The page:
People of State of New York, respondent, v. McKiever Garner, appellant.

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Supreme Court, Appellate Division, Second Department, New York.

People of State of New York, respondent, v. McKiever Garner, appellant.

2016–06558

Decided: July 25, 2018

WILLIAM F. MASTRO, J.P. REINALDO E. RIVERA LEONARD B. AUSTIN HECTOR D. LASALLE, JJ. The Legal Aid Society, New York, N.Y. (Bonnie C. Brennan of counsel), for appellant. Eric Gonzalez, District Attorney, Brooklyn, N.Y. (Leonard Joblove, Morgan J. Dennehy, and Daniel Berman of counsel), for respondent.

Submitted—April 5, 2018

DECISION & ORDER

Appeal by the defendant from an order of the Supreme Court, Kings County (Michael J. Brennan, J.), dated May 17, 2016, which, after a hearing, designated him a level two sex offender pursuant to Correction Law article 6–C.

ORDERED that the order is affirmed, without costs or disbursements.

A defendant seeking a downward departure from the presumptive risk level has the initial burden of “(1) identifying, as a matter of law, an appropriate mitigating factor, namely, a factor which tends to establish a lower likelihood of reoffense or danger to the community and is of a kind, or to a degree, that is otherwise not adequately taken into account by the [Sex Offender Registration Act (hereinafter SORA) ] Guidelines;  and (2) establishing the facts in support of its existence by a preponderance of the evidence” (People v. Wyatt, 89 AD3d 112, 128;  see People v. Gillotti, 23 NY3d 841, 861;  see also Sex Offender Registration Act:  Risk Assessment Guidelines and Commentary at 4 [2006] ).  If the defendant makes that twofold showing, the court must exercise its discretion by weighing the mitigating factor to determine whether the totality of the circumstances warrants a departure to avoid an over-assessment of the defendant's dangerousness and risk of sexual recidivism (see People v. Gillotti, 23 NY3d at 861;  People v. Champagne, 140 AD3d 719, 720).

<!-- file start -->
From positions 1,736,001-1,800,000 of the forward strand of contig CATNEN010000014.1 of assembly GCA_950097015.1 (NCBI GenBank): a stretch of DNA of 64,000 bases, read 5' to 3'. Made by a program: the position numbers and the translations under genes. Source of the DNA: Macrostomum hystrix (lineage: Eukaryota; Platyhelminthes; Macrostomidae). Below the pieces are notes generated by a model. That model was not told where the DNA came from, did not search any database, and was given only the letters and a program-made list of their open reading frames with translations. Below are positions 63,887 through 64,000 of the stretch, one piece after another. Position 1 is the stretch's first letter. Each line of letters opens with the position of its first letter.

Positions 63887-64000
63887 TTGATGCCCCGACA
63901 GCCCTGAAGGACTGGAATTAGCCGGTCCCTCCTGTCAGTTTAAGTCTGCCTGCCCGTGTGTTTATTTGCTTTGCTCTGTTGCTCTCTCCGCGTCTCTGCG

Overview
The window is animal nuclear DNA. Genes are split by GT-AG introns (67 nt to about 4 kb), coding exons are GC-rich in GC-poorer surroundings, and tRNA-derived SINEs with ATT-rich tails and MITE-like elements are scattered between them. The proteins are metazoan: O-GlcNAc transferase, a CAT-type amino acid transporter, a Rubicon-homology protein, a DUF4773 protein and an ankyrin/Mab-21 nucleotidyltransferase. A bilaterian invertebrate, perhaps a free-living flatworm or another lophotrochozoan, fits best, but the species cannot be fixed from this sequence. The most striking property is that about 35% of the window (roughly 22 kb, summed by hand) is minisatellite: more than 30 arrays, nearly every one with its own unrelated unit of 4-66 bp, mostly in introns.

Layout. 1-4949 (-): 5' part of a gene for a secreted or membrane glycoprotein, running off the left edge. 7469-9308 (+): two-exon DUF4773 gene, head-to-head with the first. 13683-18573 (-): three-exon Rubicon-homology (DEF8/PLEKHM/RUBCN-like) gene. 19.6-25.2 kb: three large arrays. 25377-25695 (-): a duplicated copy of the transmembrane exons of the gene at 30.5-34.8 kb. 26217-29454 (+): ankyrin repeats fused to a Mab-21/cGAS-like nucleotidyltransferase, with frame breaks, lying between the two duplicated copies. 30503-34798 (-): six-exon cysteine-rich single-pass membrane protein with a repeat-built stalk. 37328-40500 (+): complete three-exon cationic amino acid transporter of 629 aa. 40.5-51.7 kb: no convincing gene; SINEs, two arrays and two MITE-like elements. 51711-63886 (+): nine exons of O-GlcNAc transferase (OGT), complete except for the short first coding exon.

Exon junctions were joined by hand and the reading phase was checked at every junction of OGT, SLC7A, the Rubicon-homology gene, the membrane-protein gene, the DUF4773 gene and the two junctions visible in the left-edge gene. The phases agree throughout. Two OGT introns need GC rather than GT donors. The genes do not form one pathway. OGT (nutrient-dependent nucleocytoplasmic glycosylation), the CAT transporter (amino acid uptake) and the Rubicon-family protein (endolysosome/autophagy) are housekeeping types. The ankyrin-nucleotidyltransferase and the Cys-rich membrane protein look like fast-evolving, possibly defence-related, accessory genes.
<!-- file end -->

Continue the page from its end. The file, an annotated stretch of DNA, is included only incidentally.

The defendant argues that the victim's lack of consent was due only to an inability to consent by virtue of her age.  “The Board [of Examiners of Sex Offenders] or a court may choose to depart downward in an appropriate case and in those instances where (i) the victim's lack of consent is due only to inability to consent by virtue of age and (ii) scoring 25 points [under risk factor 2 of the risk assessment instrument] results in an over-assessment of the offender's risk to public safety” (Sex Offender Registration Act:  Risk Assessment Guidelines and Commentary at 9 [2006];  see People v. Anderson, 137 AD3d 988).  Here, a downward departure is not warranted on this ground considering, among other things, the age disparity between the then 19–year–old defendant and the then 11–year–old victim (see People v. Quirindongo, 153 AD3d 863, 863–864;  People v. Anderson, 137 AD3d at 988;  People v. Fryer, 101 AD3d 835, 836).  Moreover, none of the other factors alleged by the defendant warrant a downward departure from the presumptive risk level.

The defendant's remaining contention is without merit.

Accordingly, we agree with the Supreme Court's determination denying his request for a downward departure from the presumptive risk level and designating him a level two sex offender.

MASTRO, J.P., RIVERA, AUSTIN and LASALLE, JJ., concur.

ENTER:

Aprilanne Agostino

Clerk of the Court